My whole family spent from about 6:30 to 10:15 watching the Superbowl from beginning to end (National Anthem to Post-Game show), PLUS all the commercials! There were snacks and munchies, most were crunchy. Potato chips, vegetables and dips. (Hey, I made a mini-poem ^_^ )
As to which team I was rooting for (Pitsburgh Steelers VS. Green Bay Packers), I'll have to say that I was rooting for both at the same time. I cheered whenever one team made a touchdown, and I groaned whenever somebody missed a catch. I'm happy that the Packers won, but I'm also a little sympathetic for the Steelers. Still, the best team really did win, Packers-Steelers, 31-25.
The commercials during the Superbowl were fun to watch. Some were clever, some were waaay over-the-top, some were cute, and some were just plain weird. My favorite ads were the ones with cars, because they're the coolest in my opinion. Remember the talking cars chatting about the review site Cars.com? Recall the Volkswagen spot with an actual beetle racing past CGI insects? Does Chrysler's "Imported from Detroit" commercial ring a bell?
Anyway, I think that's quite enough about football and commercials for one post.
It is the timeless classic, "Dr. Jekyll & Mr. Hyde" by Robert Louis Stevenson. One day a week or so ago I saw it on the fiction-shelf of our local library and I thought to myself, "Wow, I know this story, but I've never actually read it before." Much like Charles Dickens' "A Christmas Carol", "Dr. Jekyll & Mr. Hyde" is simply one of those widely known stories that most people can summarize for you without having read the book itself. There have been quite a few movie adaptations of this story (one of the more famous versions being "The Nutty Professor"), and just the names Jekyll and Hyde evoke familiar mental images of mad science and split-personality disorders.
Reading the actual book was an interesting experience for me. At first the story starts off from the point of view of Dr. Jekyll's lawyer and good friend, Mr. Utterson. In this way the reader observes whatever Mr. Utterson is observing, and starts out just as curious as he is about the strange and frequent disappearances of Henry Jekyll, and the sudden appearance of the unsavory character Edward Hyde. As the story progresses, Mr. Utterson gathers information from Dr. Jekyll's colleagues and servants, and also receives strange letters from Jekyll himself. In the end, he catches Mr. Hyde in Dr. Jekyll's laboratory just as Hyde commits suicide, and he reads a full confession from Jekyll about what he's been up to. The confession is then written from Jekyll's point of view, and in my opinion it's the best part of the whole story.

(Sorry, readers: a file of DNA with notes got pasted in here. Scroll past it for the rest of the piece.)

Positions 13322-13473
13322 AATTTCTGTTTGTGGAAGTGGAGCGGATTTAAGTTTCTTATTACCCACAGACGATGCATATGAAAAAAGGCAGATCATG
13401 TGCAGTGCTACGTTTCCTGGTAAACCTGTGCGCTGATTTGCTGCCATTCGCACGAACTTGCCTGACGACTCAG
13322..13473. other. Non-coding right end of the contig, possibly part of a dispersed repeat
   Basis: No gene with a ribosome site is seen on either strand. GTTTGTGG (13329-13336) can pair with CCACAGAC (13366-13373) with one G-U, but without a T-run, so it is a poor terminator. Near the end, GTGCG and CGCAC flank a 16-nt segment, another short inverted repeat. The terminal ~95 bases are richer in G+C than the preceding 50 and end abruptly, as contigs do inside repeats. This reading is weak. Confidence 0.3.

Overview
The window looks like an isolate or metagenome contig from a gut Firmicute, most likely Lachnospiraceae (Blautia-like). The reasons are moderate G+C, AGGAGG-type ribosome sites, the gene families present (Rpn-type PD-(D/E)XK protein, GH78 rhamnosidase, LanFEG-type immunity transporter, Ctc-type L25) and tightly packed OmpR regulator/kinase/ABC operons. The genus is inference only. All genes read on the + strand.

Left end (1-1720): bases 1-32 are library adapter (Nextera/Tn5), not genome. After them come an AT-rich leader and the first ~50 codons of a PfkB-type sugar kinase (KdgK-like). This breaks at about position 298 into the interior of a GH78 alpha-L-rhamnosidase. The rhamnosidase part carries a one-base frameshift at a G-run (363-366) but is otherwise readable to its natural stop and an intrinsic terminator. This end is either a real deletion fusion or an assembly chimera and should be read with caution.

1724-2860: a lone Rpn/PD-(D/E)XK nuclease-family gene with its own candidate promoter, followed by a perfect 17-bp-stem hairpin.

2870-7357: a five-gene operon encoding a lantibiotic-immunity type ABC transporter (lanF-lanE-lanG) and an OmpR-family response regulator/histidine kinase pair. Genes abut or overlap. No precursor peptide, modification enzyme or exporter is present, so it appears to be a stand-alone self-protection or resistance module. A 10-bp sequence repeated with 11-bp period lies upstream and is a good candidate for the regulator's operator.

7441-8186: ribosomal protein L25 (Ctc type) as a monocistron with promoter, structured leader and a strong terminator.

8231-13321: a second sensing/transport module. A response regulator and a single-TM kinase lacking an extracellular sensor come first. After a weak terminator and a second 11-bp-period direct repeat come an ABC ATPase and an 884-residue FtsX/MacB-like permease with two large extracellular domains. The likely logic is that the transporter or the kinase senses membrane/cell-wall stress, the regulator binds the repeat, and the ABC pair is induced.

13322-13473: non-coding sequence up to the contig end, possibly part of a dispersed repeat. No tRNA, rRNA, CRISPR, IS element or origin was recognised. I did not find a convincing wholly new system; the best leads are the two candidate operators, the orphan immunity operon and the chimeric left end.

Robert Louis Stevenson's writing style is so unique in that he knows how to paint compelling images in the reader's mind of the setting (foggy 19th century London), the characters, and what happens to them. He seems to use just the right words for just the right situations, and the beginning and middle build up the suspense pretty well. The language is a bit old-fashioned and formal for some folk, but if you're patient for the first couple chapters, I think you're in for a good literary treat. "Dr. Jekyll & Mr. Hyde": a classic novel that I recommend for those who know the story but never read the book.